I attended much of the diabetic retinopathy (DR) sessions on Saturday morning, where major themes included the use of anti-VEGF for DR, importance of DR monitoring, and rise of artificial intelligence (AI). Nathan Steinle and Lloyd Clark reiterated the effective use of aflibercept for improving DR severity in the PANORAMA study, while Caesar Luo noted that even the intraocular steroids seemed to reduce DR severity in the FAME study comparing fluocinolone implants with anti-VEGF therapy, consistent with similar reports by Charlie Wykoff. It remains unclear, however, if reducing DR severity on fundus appearance provides only a veneer of disease management, or if anti-VEGF therapies actually contribute to reducing end-stage complications and long-term vision loss. The needs for regular injections and close follow-up are particularly challenging in the age of COVID-19, when loss-to-follow-up rates are likely to rise. Most of the presenters agreed that panretinal photocoagulation remains an important modality in the retinal specialists’ arsenal. Ehsan Rahimy emphasized the importance of DR screening by reviewing rates of DR progression using the Vestrum database, and was supported by work by Bobeck Modjtahedi, who found DR severity as an independent risk factor of all-cause mortality in the Kaiser Permanente network. These studies illustrate the growing trend for big-data analyses from EHR systems, and support the concept that “data is the new oil.” The statistical strength of these studies and potential benefit to patients are undisputed, although the privatization and monetization of patient data remain areas of controversy. Jennifer Lim evaluated the performance of the EyeArt system for detecting referable DR, and found that the AI platform surpassed human graders by a wide margin, with a sensitivity of 96% compared to 60% for retinal specialists and an abysmal 21% for general ophthalmologist (!). These data are in line with other studies showing that human graders often under-call DR severity, and confirm my fears that robots are ready to take over the world. The session connected well with the Socioeconomic/Practice Management symposium that followed, where Jenny Sun discussed the cost savings of careful observation over early intervention for diabetic macular edema with good visual acuity based on the DRCR protocol V results.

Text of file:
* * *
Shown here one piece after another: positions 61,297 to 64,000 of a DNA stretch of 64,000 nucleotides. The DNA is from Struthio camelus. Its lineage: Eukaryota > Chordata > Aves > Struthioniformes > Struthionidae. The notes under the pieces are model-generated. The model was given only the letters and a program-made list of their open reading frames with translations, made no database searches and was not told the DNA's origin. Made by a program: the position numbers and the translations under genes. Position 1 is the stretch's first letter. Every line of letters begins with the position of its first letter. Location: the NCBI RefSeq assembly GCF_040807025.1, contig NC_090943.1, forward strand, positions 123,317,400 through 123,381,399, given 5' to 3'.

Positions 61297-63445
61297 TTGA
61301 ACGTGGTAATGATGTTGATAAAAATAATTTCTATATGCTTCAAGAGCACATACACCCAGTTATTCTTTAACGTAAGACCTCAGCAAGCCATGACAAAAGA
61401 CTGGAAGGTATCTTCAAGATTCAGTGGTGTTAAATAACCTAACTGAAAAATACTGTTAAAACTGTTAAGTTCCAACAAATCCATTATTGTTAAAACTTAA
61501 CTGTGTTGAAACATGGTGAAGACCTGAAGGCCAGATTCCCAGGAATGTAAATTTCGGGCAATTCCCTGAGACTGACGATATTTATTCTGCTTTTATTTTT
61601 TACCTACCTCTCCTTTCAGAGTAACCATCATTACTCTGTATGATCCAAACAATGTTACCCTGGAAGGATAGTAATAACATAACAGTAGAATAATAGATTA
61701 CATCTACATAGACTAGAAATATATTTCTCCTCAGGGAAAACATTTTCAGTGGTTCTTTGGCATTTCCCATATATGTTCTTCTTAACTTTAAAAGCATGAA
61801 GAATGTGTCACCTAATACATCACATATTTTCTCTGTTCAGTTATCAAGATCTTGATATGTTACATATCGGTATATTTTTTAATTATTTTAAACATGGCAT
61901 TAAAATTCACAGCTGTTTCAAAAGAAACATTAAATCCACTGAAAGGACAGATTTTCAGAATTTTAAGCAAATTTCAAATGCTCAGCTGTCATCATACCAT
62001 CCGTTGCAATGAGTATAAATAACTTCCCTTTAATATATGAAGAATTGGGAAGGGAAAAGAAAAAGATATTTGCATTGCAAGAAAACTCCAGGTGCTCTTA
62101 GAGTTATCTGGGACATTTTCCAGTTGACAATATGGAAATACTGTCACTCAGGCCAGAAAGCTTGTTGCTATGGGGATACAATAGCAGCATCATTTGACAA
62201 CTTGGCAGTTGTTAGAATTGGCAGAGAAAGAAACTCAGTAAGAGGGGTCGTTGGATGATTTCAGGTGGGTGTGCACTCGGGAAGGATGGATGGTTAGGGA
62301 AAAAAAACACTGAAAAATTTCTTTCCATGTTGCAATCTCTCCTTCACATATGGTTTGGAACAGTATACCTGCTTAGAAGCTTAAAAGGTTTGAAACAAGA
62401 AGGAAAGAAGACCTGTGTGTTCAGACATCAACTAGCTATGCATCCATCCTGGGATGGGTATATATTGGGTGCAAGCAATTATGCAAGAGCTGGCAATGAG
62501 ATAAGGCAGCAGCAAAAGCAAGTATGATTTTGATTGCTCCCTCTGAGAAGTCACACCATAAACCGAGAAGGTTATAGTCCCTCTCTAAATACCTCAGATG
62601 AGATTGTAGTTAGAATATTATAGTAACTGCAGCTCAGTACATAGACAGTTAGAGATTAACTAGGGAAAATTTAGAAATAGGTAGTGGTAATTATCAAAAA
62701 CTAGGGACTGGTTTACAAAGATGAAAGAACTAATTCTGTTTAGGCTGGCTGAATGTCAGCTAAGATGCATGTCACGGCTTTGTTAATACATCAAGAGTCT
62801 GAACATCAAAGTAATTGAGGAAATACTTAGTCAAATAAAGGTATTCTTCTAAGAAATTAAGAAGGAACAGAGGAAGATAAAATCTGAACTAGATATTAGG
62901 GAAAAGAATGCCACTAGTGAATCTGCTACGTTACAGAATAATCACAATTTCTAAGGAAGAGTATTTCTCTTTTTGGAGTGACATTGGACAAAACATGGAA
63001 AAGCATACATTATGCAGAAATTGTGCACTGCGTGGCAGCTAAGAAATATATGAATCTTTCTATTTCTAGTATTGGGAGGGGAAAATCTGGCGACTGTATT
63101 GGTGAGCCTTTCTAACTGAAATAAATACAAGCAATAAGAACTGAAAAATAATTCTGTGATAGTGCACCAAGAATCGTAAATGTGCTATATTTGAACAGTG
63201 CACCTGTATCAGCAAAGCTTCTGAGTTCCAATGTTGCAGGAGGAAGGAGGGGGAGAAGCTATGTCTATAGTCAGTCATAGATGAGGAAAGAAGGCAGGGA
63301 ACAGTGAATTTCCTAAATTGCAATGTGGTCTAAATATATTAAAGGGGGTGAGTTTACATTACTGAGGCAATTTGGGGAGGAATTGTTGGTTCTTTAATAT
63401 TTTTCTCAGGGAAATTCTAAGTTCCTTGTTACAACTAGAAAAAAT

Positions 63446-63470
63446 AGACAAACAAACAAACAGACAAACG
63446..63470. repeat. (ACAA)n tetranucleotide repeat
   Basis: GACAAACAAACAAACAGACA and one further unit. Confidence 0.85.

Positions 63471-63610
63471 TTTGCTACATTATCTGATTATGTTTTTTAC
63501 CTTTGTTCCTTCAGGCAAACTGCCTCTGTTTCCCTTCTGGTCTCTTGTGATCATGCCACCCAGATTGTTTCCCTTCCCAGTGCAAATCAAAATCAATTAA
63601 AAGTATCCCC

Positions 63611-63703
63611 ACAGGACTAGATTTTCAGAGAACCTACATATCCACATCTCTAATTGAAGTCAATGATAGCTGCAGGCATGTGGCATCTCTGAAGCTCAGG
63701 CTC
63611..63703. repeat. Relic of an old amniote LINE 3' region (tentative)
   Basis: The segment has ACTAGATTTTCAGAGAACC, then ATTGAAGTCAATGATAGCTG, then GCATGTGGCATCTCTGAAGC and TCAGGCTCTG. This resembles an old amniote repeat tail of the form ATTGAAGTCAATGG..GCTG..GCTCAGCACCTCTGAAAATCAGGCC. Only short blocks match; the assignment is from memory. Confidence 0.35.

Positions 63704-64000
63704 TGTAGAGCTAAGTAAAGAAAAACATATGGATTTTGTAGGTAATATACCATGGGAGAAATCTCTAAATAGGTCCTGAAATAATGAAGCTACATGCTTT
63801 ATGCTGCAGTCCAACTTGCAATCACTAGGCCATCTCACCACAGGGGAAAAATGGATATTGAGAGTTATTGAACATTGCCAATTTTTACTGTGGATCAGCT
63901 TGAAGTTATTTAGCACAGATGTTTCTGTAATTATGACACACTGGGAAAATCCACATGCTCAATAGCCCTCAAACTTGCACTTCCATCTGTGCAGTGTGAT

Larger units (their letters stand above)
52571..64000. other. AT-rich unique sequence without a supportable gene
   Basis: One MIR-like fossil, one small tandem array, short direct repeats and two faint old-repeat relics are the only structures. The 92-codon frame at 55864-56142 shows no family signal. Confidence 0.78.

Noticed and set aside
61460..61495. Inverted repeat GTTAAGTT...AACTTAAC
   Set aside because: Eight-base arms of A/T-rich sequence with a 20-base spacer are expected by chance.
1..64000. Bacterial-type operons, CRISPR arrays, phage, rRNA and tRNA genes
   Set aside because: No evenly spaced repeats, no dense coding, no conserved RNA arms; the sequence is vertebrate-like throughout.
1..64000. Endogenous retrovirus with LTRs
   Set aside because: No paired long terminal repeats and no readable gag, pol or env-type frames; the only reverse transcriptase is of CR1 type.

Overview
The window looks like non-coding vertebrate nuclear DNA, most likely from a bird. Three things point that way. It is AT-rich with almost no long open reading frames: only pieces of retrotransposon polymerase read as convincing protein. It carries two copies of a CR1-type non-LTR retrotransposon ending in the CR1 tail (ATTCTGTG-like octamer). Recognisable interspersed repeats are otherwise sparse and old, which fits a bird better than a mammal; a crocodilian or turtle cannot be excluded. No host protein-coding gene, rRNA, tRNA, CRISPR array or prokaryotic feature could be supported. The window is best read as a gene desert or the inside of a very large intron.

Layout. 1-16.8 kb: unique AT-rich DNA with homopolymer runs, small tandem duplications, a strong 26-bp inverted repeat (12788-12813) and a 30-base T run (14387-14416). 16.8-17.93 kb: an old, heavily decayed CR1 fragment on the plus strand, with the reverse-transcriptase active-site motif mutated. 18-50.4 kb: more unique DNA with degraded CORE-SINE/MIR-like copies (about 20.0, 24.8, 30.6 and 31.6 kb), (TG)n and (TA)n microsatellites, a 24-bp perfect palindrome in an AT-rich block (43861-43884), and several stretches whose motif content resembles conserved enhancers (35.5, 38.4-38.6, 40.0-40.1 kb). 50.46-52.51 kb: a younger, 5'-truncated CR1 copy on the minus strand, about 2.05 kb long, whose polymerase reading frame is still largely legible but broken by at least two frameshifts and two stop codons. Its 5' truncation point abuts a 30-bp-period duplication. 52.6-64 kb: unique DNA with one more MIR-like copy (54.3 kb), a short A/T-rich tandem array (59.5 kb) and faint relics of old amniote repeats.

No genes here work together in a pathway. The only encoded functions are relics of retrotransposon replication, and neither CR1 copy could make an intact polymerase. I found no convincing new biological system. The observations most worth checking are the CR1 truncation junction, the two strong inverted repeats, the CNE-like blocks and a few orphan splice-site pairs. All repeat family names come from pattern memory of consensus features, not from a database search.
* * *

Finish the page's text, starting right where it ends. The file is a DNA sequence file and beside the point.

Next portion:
Since the beginning of the pandemic, I had wondered if taking conferences online could actually improve attendance. Certainly, by eliminating registration fees, the frustrations of air travel, and impact on clinical time, one would expect meeting attendance to soar. Yet, while I appreciated the ease of rolling out of bed in pajamas, I felt that the virtual meeting desperately lacked the excitement and engagement of a live meeting. The ASRS meeting format successfully addressed many of the challenges of a large online gathering by minimizing costs and time, and focusing on key points and short discussions. But while I still learned my fair share from the speakers, the time crunch and limited audience engagement made for a somewhat hurried and unsatisfying experience. I missed hearing participant reactions, or whispering to my neighbor about an interesting or controversial topic presented at the podium. I missed catching up with colleagues, mentors, and trainees over meals, or visiting booths to engage with industry partners. I missed almost not making it to the bathroom because I keep running into people I knew whom I had not spoken to in months. My sentiment begs the questions: How much of a conference depends on the actual scientific content versus the meeting format, the traveling, the networking — the human connection? Would Comic-Con be the same if it were just about comics, without the cosplay? I grumble at the repeated mention of things as “the new normal.” Because if virtual meetings are the new normal, we have a long way to go before we restore the engagement of the retina community.